Decision impact statement

Forsyth v Deputy Commissioner of Taxation


Court Citation(s):
[2007] HCA 8
(2007) 233 ALR 254
(2007) 231 CLR 531
2007 ATC 4278
64 ATR 573

Venue: High Court
Venue Reference No: S543/2005
Judge Name: Gummow, Kirby, Hayne, Callinan, Heydon and Crennan JJ
Judgment date: 1 March 2007
Appeals on foot:
N/A

Impacted Advice

Relevant Rulings/Determinations:
  • None

Subject References:
ambulatory
amount payable
court of competent jurisdiction
penalty

Exclamation This document is not a public ruling, but provides a statement of the Commissioner's position in relation to the decision and how the law will be administered as a consequence of the decision. Any proposals for changes in the law are matters for government and it is not appropriate for the Commissioner to comment.

Précis

Outlines the Tax Office's response to this case which concerned whether the District Court of NSW had jurisdiction, at the relevant time, to deal with a tax-related debt recovery matter.

Courts and judges - Federal jurisdiction in State courts - Whether s 39(2) of the Judiciary Act 1903 (Cth) conferred jurisdiction on the District Court of New South Wales to hear and determine an action to recover a penalty under the Income Tax Assessment Act 1936 (Cth).

Federal jurisdiction in State courts - Limitations on the jurisdiction of State courts - Whether s 44(1)(a) of the District Court Act 1973 (NSW) was a limit on the jurisdiction of the District Court of New South Wales within the meaning of the Judiciary Act 1903 (Cth).

Federal jurisdiction in State courts - Statutory interpretation - s 44(1)(a) of the District Court Act 1973 (NSW) gave the District Court of New South Wales jurisdiction to hear and dispose of certain classes of actions - Whether s 44(1)(a) should be given an ambulatory or fixed time construction.

Statutory interpretation - Subsequent regulatory change - s 44(1)(a) of the District Court Act 1973 (NSW) defined the jurisdiction of the District Court of New South Wales by reference to the allocation of work between the Divisions of the Supreme Court of New South Wales - Whether a subsequent reallocation of work between the Divisions of the Supreme Court of New South Wales alters the jurisdiction of the District Court of New South Wales.

Brief summary of facts

The taxpayer appealed to the High Court on the basis that the NSW Court of Appeal erred in deciding that the District Court of NSW had jurisdiction, at the relevant time, to hear and determine the tax-related debt recovery matter.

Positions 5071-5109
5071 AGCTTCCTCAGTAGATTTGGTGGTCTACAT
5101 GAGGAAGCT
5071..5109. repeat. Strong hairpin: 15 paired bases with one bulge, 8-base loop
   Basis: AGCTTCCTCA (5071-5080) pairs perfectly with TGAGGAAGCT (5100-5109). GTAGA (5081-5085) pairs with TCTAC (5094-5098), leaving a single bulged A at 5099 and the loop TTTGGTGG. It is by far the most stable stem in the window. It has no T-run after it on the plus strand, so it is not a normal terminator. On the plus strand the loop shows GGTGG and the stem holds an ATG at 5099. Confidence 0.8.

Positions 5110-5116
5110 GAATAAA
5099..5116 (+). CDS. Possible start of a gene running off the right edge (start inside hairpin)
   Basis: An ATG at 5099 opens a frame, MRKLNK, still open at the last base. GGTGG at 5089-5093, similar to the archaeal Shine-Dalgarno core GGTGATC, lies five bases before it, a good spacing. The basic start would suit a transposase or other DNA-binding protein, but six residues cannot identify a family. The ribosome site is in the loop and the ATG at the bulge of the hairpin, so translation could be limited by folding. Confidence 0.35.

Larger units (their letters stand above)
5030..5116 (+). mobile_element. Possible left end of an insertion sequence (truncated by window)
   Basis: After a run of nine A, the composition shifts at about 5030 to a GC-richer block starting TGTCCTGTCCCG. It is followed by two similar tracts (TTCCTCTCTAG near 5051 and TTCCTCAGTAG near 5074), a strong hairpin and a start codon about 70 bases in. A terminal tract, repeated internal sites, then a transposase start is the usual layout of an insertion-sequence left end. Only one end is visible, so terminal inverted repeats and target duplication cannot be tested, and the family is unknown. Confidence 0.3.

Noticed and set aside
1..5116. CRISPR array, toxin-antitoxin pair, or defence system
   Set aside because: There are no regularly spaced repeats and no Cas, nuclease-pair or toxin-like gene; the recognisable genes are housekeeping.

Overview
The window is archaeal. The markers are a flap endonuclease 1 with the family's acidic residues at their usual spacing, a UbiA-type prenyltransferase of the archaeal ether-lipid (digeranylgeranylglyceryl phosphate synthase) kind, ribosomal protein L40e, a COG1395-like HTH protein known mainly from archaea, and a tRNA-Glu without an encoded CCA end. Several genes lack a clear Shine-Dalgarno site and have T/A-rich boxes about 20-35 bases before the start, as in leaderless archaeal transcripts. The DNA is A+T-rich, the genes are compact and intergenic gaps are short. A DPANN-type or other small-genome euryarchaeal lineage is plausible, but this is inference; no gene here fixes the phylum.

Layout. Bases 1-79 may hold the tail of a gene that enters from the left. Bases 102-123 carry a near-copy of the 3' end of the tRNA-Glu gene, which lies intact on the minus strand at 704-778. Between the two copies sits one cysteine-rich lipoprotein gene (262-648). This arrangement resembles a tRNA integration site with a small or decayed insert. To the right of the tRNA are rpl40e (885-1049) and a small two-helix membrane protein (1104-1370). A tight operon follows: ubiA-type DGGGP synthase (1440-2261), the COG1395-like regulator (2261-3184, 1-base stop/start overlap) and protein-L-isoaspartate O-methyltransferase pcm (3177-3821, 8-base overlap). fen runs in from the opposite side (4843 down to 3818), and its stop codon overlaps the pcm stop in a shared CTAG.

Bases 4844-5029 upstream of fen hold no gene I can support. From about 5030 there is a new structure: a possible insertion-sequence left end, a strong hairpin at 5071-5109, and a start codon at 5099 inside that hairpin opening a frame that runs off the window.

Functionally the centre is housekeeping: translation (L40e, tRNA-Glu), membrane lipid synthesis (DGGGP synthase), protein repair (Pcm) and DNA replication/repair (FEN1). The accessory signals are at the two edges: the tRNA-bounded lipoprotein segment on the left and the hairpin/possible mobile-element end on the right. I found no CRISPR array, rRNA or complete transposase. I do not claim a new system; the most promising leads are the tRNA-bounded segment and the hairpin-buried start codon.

Issues decided by the court

Did the District Court have jurisdiction invested by section 39(2) of the Judiciary Act 1903 to hear and determine an action by the Deputy Commissioner against the appellant to recover a penalty imposed by the Income Tax Assessment Act 1936?

The High Court held by a majority of 6 to 1 that the District Court did have jurisdiction.

Tax Office view of Decision

The High Court's decision means that judgments entered by the NSW District Court during the period 1 August 2000 to 26 November 2004 are valid. It should be noted that the decision is not relevant for judgments entered into before 1 August 2000 and after 26 November 2004 where there was no doubt about the District Court having the relevant jurisdiction.

Administrative Treatment

Pending the High Court's decision in Forsyth, the Tax Office deferred legal recovery action in a small number of NSW cases that were potentially affected by this matter.

Now that the decision has been handed down, the Tax Office will adopt the following procedure for finalising those cases where legal recovery action was deferred and the tax-related debt remains outstanding:

1.
Telephone each taxpayer, explain the current legal position and propose that the taxpayer enter into a payment arrangement;
2.
Decide, on a case by case basis, whether remission of the general interest charge is appropriate;
3.
Decide, on a case by case basis, whether not pursuing judgment interest is appropriate;
4.
Where a taxpayer cannot be contacted by phone on three separate occasions, a letter will be sent to the taxpayer proposing that a payment arrangement be entered into within 21 days;
5.
In the event that the taxpayer does not agree to enter into a payment arrangement, legal action will continue / commence as appropriate.

Implications on current Public Rulings & Determinations

None

Implications on Law Administration Practice Statements

None

Legislative References:
Income Tax Assessment Act 1936 (Cth)
Part VI, Division 9, Subdivision B
Part VI, Division 2 (repealed)

Judiciary Act 1903 (Cth)
39(2)

Taxation Laws Amendment Act (No 3) 1998 (Cth)
The Act

Courts Legislation Further Amendment Act 1998 (NSW)
The Act

District Court Act 1973 (NSW)
44(1)

Case References:
Forsyth v Deputy Commissioner of Taxation
(2004) 62 NSWLR 132
2005 ATC 4025
58 ATR 178

Le Mesurier v Connor
(1929) 42 CLR 481

Minister for Army v Parbury Henty & Co; Carrier Air Conditioning Ltd. Brickworks Ltd v Minister for Army
(1945) 70 CLR 459

Deputy Commissioner of Taxation v Woodhams
(2000) 199 CLR 370
2000 ATC 4141
43 ATR 757

Pelechowski v Registrar, Court of Appeal (NSW)
(1999) 198 CLR 435

Vale v TMH Haulage Pty Ltd
31 NSWLR 702

Victor Chandler International Ltd v Customs and Excise Commissioners
[2000] 1 WLR 1296
[2000] 2 All ER 315

CIC Insurance Ltd v Bankstown Football Club Ltd
(1997) 187 CLR 384